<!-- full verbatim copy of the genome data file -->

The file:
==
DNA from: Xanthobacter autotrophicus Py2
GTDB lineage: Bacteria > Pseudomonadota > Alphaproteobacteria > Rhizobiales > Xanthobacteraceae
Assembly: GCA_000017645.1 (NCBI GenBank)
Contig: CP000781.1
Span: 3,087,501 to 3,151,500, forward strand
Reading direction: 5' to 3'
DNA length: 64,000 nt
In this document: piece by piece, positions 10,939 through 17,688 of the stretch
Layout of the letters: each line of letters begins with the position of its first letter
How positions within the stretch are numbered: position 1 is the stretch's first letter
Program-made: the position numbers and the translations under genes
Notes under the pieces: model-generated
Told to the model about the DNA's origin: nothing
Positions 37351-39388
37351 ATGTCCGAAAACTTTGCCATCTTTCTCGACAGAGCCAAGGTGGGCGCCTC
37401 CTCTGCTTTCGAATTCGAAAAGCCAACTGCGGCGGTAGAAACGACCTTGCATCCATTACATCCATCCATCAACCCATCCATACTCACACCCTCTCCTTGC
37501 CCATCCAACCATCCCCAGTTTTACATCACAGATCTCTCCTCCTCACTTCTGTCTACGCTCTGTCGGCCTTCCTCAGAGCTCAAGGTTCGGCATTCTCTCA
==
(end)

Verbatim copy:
DNA from: Xanthobacter autotrophicus Py2
GTDB lineage: Bacteria > Pseudomonadota > Alphaproteobacteria > Rhizobiales > Xanthobacteraceae
Assembly: GCA_000017645.1 (NCBI GenBank)
Contig: CP000781.1
Span: 3,087,501 to 3,151,500, forward strand
Reading direction: 5' to 3'
DNA length: 64,000 nt
In this document: piece by piece, positions 10,939 through 17,688 of the stretch
Layout of the letters: each line of letters begins with the position of its first letter
How positions within the stretch are numbered: position 1 is the stretch's first letter
Program-made: the position numbers and the translations under genes
Notes under the pieces: model-generated
Told to the model about the DNA's origin: nothing
Positions 37351-39388
37351 ATGTCCGAAAACTTTGCCATCTTTCTCGACAGAGCCAAGGTGGGCGCCTC
37401 CTCTGCTTTCGAATTCGAAAAGCCAACTGCGGCGGTAGAAACGACCTTGCATCCATTACATCCATCCATCAACCCATCCATACTCACACCCTCTCCTTGC
37501 CCATCCAACCATCCCCAGTTTTACATCACAGATCTCTCCTCCTCACTTCTGTCTACGCTCTGTCGGCCTTCCTCAGAGCTCAAGGTTCGGCATTCTCTCA